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A local approach to helping Canadians abroad

If you are ever in trouble while travelling internationally, chances are you will need help from a staff member at one of our Canadian offices abroad. Many of the employees at our missions are locally engaged staff (LES), hired to help deliver programs and services on behalf of the Government of Canada. These staff members are invaluable, thanks to their knowledge of local languages, culture, laws, and businesses, as well as their networks.

Sara Pilote is an LES who has been working in the Consular Agency of Canada in Cabo San Lucas, Mexico, for almost 4 years. Most of the consular work she handles includes renewing passports, issuing emergency travel documents and responding to requests for consular assistance from Canadians in Mexico. The more difficult consular issues can involve crime and mental health issues experienced by Canadians. She explains that most of the job is connecting Canadians to the right resources, showing them the processes they need to follow and telling them who to contact locally or in Canada for assistance.

Maria Antonieta Quintero is an LES who has been working in Canada’s embassy in Caracas, Venezuela, for over 15 years. Lately, the most common type of cases have involved the repatriation of Canadians. The embassy suspended its operations in June 2019, with Maria Antonieta remaining as the local consular officer.

A teacher wearing a mask stands at the front of a classroom before three students. Two of them are sitting in wheelchairs and one is sitting on a chair.

Macaws on a balcony in Caracas.

“The most difficult cases to deal with are the arrest and detention ones, due to the challenging work environment with the political, economic, social, security, telecommunications and current health crisis,” says Maria Antonieta. “The already complex situation has been worsened by the COVID-19 pandemic.”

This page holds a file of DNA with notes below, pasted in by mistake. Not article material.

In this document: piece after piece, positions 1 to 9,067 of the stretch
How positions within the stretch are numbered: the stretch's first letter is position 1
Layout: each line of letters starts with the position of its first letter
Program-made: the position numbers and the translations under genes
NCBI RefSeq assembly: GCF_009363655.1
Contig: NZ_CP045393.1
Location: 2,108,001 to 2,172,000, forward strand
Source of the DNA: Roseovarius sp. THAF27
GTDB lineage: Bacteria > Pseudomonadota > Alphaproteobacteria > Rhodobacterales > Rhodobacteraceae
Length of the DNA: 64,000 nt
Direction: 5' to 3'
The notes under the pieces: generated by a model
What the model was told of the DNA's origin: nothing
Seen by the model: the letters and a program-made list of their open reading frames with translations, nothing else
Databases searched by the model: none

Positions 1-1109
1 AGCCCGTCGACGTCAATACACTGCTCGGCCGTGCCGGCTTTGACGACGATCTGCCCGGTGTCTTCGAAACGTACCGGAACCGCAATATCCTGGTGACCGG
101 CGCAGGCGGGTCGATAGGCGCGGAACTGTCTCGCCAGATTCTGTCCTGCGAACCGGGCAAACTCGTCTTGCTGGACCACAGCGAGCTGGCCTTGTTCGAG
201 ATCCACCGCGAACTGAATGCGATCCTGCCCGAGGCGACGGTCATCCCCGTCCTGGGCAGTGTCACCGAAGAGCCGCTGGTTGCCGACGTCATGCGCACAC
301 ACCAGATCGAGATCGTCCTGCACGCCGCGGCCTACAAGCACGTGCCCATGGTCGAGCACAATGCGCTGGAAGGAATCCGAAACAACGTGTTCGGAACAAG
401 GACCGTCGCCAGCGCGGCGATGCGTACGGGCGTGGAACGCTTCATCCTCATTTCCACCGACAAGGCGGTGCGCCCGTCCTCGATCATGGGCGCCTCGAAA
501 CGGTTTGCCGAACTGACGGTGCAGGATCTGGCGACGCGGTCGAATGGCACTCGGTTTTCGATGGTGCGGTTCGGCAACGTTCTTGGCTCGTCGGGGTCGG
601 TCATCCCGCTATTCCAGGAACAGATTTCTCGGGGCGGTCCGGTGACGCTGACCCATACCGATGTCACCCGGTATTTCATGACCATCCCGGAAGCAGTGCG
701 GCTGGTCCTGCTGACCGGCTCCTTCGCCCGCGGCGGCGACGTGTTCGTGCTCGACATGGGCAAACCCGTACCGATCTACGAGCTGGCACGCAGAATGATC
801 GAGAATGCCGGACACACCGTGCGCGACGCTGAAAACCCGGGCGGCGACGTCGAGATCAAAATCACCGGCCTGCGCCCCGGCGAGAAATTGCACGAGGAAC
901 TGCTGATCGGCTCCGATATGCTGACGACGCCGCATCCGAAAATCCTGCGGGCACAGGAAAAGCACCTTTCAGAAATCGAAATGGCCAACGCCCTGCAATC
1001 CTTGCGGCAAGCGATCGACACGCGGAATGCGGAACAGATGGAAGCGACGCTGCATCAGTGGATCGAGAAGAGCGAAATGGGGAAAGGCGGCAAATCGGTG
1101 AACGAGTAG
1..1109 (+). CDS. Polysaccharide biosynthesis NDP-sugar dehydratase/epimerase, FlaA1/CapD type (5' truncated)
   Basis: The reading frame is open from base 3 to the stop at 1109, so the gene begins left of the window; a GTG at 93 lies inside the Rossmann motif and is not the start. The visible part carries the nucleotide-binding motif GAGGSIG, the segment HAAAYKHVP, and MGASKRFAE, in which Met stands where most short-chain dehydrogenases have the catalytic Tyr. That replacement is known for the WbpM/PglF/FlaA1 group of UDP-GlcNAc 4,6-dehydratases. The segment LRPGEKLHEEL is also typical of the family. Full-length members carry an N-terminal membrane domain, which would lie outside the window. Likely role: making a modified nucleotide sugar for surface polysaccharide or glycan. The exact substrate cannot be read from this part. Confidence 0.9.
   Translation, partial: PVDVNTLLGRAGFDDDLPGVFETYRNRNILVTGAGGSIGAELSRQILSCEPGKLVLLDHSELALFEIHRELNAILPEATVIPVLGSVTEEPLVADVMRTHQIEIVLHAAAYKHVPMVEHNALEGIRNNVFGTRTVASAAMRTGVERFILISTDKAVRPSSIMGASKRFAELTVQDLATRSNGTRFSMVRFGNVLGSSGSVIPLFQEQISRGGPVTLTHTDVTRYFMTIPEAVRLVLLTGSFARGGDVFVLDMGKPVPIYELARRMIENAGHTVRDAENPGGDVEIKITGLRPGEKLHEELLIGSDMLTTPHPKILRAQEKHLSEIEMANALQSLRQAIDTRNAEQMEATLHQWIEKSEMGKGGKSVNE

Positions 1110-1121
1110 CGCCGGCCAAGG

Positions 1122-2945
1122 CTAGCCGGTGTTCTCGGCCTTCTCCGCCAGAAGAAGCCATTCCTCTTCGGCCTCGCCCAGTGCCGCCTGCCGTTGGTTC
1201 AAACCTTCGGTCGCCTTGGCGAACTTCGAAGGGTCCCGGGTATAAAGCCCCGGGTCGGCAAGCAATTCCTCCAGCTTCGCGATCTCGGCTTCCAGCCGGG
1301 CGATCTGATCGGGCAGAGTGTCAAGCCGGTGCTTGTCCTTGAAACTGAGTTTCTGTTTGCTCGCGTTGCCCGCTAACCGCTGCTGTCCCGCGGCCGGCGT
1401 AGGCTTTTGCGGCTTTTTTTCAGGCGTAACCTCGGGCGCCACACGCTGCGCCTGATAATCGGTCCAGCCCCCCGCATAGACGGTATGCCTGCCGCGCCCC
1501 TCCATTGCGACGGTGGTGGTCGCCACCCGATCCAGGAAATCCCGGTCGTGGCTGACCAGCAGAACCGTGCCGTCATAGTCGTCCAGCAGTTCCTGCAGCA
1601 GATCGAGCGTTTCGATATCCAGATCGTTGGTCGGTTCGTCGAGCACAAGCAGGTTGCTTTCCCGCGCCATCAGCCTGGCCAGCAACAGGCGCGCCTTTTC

One of the most memorable cases Maria Antonieta remembers working on involved a Canadian who had to spend time in jail in Venezuela before he was transferred to Canada. “A few months after the transfer, I received a letter from that person,” she said. “He was grateful for every visit and every word he got from me during his time in prison and he said that these definitely changed his life.”

Louise Mulvihill is an LES at the Consulate General of Canada in New York who has worked as a consular officer for over 30 years. She says problem solving and being able to think outside the box are important qualities for her work. She remembers helping a family stuck on a road in a winter storm by using highway cameras to locate them and check on their status. Louise also remembers a pregnant woman her team had helped during 9/11. The woman came back months later with her baby to thank Louise and her colleagues.

Some sage advice from Canada’s mission staff abroad include safe travel planning tips. Sara  advises Canadians to buy travel insurance “even if you’re young and you think nothing bad will happen to you, and it costs more than you planned to spend.” At the end of the day, the cost of insurance is much lower than a pricey hospital bill. She also recommends that you complete the Registration of Canadians Abroad so that in the event of an emergency while overseas, you will receive important information and the Government of Canada will know where you are and how to reach you.

Maria Antonieta advises travelers to research the status of their destination before they leave home using Travel Advice and Advisories. For example, the Government of Canada currently advises against going to Venezuela because conditions in that country are unstable and the embassy has limited resources.

Consular officers work hard on a wide variety of cases all over the world and gain great satisfaction from helping Canadians. And though a lot of their work may be routine, Sara says it is important for mission staff to always be available for Canadians in need. “Part of consular work is being present so that people, when they’re in a difficult situation, know they can rely on someone and that someone is there to help them,” she says. “For them to be able to speak in their language is also very helpful. They feel that they’re not alone.”

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